For the past eight years, one of my main jobs has been to take road trips. Each month I would head out to a small New Mexico town to write about and photograph it. Through visiting some 100 towns, I’ve come to see that being a road warrior can teach me a lot about where I most want to live—that place called Bliss.

“How much more must I endure

until I become one with Thee?”

In my spiritual journey, I’ve often felt the kind of desperation expressed by the 15th-century mystic Kabir.

Until I realize my true God self, I will have heartache. That’s because I experience life through states of consciousness, each like a little town. The pain I feel with the loss of a loved one and the anger or impatience I experience daily are states, as are whole belief systems such as parenthood, politics and religion. They offer some solace, but ultimately lead to desolation.

The trick to moving easily through these states to the point where I know I am all, and none, of them is to be a visitor—a tourist—rather than a resident.

So I practice road tripping through states of consciousness.

Recognition  Over the years, I have come to see that each town has a unique identity. It might be a little cowtown like Mosquero, a mountain village such as Truchas or a wilderness hub like Glenwood.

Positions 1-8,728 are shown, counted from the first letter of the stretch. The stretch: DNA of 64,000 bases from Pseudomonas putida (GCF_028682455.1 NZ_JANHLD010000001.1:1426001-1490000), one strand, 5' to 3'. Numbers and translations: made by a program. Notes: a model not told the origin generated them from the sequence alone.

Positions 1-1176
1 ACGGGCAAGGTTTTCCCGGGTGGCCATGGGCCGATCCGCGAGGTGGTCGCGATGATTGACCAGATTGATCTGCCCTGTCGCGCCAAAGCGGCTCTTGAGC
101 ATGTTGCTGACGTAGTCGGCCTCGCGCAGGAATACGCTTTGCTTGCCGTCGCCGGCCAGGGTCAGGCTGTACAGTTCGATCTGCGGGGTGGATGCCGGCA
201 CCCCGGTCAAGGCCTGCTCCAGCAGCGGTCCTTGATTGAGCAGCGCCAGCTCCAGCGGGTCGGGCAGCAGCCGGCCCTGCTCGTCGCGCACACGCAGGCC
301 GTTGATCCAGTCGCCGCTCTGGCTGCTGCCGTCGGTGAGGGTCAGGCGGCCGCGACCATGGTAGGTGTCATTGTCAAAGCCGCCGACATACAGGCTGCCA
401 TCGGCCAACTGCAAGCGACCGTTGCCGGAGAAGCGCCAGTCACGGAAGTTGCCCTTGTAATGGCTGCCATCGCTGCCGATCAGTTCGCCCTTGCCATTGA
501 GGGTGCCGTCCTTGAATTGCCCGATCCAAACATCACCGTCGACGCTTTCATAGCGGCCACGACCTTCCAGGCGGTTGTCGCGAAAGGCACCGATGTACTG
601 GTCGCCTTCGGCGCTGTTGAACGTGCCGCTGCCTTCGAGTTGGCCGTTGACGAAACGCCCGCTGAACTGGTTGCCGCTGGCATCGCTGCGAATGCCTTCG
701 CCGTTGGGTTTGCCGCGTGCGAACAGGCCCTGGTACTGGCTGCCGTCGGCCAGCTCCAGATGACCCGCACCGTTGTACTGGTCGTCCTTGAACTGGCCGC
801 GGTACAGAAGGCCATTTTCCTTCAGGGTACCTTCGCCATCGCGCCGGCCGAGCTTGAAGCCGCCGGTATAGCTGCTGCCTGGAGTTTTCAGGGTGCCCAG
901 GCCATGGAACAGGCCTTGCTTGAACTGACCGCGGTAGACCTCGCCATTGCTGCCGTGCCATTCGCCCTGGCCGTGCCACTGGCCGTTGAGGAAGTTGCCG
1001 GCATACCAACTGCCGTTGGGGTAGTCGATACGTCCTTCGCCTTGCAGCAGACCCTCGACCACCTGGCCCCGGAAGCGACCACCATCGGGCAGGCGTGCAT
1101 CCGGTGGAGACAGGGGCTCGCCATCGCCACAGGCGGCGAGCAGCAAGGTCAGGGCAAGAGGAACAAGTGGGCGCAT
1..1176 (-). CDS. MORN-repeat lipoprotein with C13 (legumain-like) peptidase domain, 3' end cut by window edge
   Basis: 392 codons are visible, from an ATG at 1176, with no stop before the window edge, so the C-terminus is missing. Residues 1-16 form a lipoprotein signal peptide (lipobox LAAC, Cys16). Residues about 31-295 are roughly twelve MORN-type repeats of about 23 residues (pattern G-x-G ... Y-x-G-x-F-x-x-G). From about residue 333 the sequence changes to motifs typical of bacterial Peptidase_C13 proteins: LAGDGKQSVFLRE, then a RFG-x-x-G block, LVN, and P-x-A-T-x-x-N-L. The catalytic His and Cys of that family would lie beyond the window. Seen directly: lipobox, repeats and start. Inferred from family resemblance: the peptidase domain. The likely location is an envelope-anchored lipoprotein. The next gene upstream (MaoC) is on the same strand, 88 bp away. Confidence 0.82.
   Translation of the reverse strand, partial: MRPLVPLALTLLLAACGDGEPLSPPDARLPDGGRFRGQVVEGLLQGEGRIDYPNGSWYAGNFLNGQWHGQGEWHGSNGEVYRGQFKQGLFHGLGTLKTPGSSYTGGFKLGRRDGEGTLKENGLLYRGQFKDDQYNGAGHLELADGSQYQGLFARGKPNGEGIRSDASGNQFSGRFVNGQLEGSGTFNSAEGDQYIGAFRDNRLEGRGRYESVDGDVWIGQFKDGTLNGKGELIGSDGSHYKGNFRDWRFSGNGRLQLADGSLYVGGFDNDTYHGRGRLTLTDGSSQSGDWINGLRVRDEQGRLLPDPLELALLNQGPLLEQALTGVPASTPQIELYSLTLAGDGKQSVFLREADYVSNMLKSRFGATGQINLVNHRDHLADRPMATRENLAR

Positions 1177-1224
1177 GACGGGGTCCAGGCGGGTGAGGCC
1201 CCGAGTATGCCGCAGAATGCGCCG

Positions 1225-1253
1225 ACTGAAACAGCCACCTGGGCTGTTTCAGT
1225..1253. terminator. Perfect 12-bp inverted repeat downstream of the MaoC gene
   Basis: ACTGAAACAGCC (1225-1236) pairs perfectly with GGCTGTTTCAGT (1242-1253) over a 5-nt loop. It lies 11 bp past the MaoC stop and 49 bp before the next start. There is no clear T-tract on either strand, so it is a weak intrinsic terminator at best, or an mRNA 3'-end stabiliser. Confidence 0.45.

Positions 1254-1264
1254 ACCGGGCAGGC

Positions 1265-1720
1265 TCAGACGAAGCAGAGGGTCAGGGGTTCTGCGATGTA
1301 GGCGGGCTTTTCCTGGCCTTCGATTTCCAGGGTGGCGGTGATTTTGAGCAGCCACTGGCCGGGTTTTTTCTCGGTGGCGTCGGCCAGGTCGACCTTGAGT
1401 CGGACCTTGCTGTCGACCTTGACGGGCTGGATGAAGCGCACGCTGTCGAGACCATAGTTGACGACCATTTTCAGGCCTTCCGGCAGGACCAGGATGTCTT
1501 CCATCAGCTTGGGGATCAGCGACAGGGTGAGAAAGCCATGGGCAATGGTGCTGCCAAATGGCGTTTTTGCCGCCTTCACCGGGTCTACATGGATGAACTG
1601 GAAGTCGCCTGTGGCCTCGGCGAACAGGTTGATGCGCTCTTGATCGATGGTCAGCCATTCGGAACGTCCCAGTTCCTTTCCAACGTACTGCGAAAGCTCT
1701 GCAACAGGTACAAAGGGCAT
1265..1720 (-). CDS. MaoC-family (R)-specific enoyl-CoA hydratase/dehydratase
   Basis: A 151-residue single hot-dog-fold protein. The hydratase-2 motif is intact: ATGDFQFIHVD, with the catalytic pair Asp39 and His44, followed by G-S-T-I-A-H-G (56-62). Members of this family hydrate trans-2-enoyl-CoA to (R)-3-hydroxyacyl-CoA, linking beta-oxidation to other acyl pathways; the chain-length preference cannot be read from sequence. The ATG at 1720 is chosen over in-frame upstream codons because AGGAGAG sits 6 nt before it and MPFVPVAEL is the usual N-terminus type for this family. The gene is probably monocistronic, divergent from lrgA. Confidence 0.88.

When I arrive in a town, I cruise the main street to see what’s there. In Glenwood, in southwestern New Mexico, I quickly note the beauty of a village on the edge of the 3.3 million-acre Gila National Forest. I also see, and meet, hunters with their cammo clothing and rifles. On the flip side, I encounter environmental activists attempting to preserve the environment, including the Mexican gray wolf.

I know I am in a place with a conflicted consciousness.

Similarly, at various points in my day, if I lose my spiritual footing, I can suddenly find myself in a particular state of consciousness. Most common for me is victimville. Like any town, it has set characteristics: an abundance of unfairness, a sense of powerlessness and an overriding futility about all of life.

The faster I recognize that I am in a state, the quicker I can move through it.

Help!  The trick of moving through a town without setting down roots is in accepting it for what it is. On my visit, I don’t try to change Glenwood. When I meet a lion hunter, I don’t attempt to talk him out of killing. I don’t try to make the ranchers in the area appreciate the gray wolf. I meet people who do these things. But that’s why they live here, because they have a mission to change Glenwood.

I, however, have a mission to know myself as God. And so, upon recognizing that I am in a particular state, I call on God for help. My mind wants to engage in the state. It wants to convince victimville that I’m right about my case, that I really am abused and unappreciated. It wants to lay out all of the evidence, of which there is plenty.

If instead I call on the Divine, the mind is forced to stop, and thus something new and miraculous can happen.

Ascend  In Glenwood, since I am here to write and photograph, I already have a sense of detachment. Though I may feel the tug to enter into the town’s conflict, my purpose, and the fact that I have a true home elsewhere, keep me from dwelling.